The continued development of novel drugs, proteins, and advanced materials strongly rely on our ability to self-assemble molecules in solids with the most suitable structure (polymorph) in order to exhibit desired functionalities. The search for new polymorphs remains a scientific challenge, that is at the core of crystal engineering and there has been a lack of effective solutions to this problem. Here we show that by crystallizing the polyaromatic hydrocarbon coronene in the presence of a magnetic field, a polymorph is formed in a β-herringbone structure instead of the ubiquitous γ-herringbone structure, with a decrease of 35° in the herringbone nearest neighbour angle. The β-herringbone polymorph is stable, preserves its structure under ambient conditions and as a result of the altered molecular packing of the crystals, exhibits significant changes to the optical and mechanical properties of the crystal.
The ability to discover new phenomena and properties in materials depends on our ability to synthesize new structures. The discovery of new structures, however, should rely on variables that transcend the typical thermodynamic parameters of temperature and pressure. In the field of functional molecular materials, polymorphism, the presence of different crystal structures of the same molecular system, can be an opportunity to discover novel phenomena1 and tune properties2. For example, charge carrier mobility in organic semiconductors can be increased by crystallizing molecules under pressure, resulting in shorter intermolecular distances favourable for transport3. One successful tool at the scientist’s disposal to control crystal structure has been to perform crystallization in the presence of electric fields. This is a well-known process and is used extensively to prepare nonlinear optical materials through electric poling. Crystal growth in the presence of an external magnetic field is much less explored, although it has been proven to be efficacious in the melt texturing of alloys4 or in cases where controlled convection of the crystallizing solution is required, for example, in the growth of high-quality protein crystals5, chiral aggregates6 or in the alignment of liquid crystal and block copolymer arrays7,8. A magnetic field has even been demonstrated to be able to separate polymorphs of crystals post-synthetically9 and in one case to preferentially nucleate a monoclinic form of terpyridine10. Although it is known that magnetic forces can have an effect on solidification and subsequent physical behaviour in crystals, their use to create previously unknown polymorphs in single crystals has never been reported.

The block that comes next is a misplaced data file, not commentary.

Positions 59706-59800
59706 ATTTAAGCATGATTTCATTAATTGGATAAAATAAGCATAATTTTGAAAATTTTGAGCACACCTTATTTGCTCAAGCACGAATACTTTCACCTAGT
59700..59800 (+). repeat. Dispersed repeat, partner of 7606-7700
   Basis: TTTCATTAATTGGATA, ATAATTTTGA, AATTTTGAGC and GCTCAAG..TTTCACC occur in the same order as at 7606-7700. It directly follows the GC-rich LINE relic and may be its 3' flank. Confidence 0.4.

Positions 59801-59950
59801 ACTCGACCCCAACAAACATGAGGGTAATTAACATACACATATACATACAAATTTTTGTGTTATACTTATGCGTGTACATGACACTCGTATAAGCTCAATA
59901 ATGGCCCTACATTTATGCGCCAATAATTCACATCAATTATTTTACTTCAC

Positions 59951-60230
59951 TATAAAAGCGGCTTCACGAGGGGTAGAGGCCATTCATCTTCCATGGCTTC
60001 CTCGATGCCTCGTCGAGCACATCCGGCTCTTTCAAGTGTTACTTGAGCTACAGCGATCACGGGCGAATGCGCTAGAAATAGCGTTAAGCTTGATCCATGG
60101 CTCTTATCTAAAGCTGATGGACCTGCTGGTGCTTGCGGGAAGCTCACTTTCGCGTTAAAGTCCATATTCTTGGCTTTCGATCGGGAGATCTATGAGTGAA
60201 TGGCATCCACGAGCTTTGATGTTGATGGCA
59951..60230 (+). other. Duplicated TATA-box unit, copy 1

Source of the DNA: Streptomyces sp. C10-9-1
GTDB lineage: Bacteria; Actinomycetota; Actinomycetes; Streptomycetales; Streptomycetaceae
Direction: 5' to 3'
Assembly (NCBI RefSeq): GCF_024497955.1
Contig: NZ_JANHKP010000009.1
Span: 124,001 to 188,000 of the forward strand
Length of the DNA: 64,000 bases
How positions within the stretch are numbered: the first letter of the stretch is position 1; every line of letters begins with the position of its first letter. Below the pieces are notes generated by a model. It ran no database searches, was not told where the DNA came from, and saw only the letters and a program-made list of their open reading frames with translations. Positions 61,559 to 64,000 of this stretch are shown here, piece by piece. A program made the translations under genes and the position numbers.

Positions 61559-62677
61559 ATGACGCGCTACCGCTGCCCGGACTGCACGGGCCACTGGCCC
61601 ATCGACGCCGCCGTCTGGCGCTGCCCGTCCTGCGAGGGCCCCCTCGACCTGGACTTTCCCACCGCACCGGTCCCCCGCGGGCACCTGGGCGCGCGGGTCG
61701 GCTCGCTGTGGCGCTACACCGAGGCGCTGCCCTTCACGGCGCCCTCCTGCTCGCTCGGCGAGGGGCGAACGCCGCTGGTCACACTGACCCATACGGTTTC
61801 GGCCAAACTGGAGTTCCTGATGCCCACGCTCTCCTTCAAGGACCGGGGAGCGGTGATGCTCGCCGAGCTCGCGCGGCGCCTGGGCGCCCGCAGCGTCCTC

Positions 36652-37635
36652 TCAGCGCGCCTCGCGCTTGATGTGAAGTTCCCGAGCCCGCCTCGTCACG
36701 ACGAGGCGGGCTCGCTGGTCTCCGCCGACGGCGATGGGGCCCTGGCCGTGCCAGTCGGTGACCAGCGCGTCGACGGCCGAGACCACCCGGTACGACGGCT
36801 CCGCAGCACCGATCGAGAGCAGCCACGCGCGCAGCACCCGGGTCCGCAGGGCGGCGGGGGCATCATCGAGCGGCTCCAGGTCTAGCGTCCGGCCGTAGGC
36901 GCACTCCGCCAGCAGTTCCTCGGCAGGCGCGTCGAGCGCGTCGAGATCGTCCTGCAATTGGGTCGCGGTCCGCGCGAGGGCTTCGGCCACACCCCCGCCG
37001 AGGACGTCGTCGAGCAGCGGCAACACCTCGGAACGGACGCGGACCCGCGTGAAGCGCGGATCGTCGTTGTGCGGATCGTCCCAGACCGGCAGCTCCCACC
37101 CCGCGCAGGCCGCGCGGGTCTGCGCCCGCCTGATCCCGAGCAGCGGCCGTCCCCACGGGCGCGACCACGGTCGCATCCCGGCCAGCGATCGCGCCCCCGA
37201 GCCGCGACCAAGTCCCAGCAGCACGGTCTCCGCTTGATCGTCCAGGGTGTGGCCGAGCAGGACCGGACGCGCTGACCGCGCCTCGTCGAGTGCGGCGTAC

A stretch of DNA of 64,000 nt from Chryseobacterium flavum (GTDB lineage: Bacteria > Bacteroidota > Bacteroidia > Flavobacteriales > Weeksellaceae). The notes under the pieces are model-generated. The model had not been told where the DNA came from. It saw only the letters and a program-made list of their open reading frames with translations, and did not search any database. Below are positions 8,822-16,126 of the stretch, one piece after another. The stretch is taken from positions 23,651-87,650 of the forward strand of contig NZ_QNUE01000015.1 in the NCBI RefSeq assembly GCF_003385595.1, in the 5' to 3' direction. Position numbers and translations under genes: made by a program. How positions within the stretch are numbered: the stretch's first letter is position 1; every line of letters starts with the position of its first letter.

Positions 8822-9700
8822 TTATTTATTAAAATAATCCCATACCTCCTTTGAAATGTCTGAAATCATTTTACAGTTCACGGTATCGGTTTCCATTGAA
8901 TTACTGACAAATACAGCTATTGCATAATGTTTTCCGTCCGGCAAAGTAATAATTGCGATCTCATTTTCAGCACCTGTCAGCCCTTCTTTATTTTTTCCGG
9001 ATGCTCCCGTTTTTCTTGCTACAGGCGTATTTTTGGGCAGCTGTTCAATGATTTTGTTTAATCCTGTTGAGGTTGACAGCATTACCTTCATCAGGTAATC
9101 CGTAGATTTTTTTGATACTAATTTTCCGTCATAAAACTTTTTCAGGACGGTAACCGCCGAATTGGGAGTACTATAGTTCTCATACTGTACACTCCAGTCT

Polyaromatic hydrocarbons (PAHs) are commonly researched molecules due to their rigid planar structure, high stabilities and characteristic optical and electronic behaviour10,11. As molecular solids, PAHs crystallize in four basic structure types according to well-defined geometric and energetic considerations12. These are the herringbone structure, the gamma-herringbone (γ-) structure, the sandwich-herringbone (SHB) structure and the beta-herringbone (β-) structure (Supplementary Fig. 1). Comprehensive studies of PAHs have shown that the adoption of one of the four structure types depends ultimately on the relative strength of nonbonded C⋯C and C⋯H interactions12,13,14. Polymorphism in PAHs has been demonstrated previously by growing thin films on substrates, where variations in processing conditions direct the formation of different polymorphs15,16, although in single crystals at ambient pressure, polymorphism in PAHs is rare with perylene and pyrene being two notable cases exhibiting both herringbone and SHB polymorphs17. In terms of applications, single crystals of PAHs are to be desired, however, as they have distinct physical advantages over thin-film versions of the same material. Most importantly, for conductive applications such as transistors, or optical applications in solar cells, single crystals typically have higher carrier mobilities than their thin-film analogues18,19, which have to be defect free to achieve mobilities of the same order of magnitude.
Here we show that by crystallizing the PAH coronene in the presence of a magnetic field, it can be made to form as a new β-herringbone polymorph instead of the ubiquitous γ-herringbone form, with a change as large as 35° to the herringbone nearest neighbour angle. The β polymorph is stable and can preserve its structure in ambient conditions and zero magnetic field. Dispersion corrected density functional theory (DFT-D) calculations indicate that the new form is energetically favoured at low temperature. Furthermore, we demonstrate how the new supramolecular structure generates remarkable changes of the electronic, optical and mechanical properties in the crystal.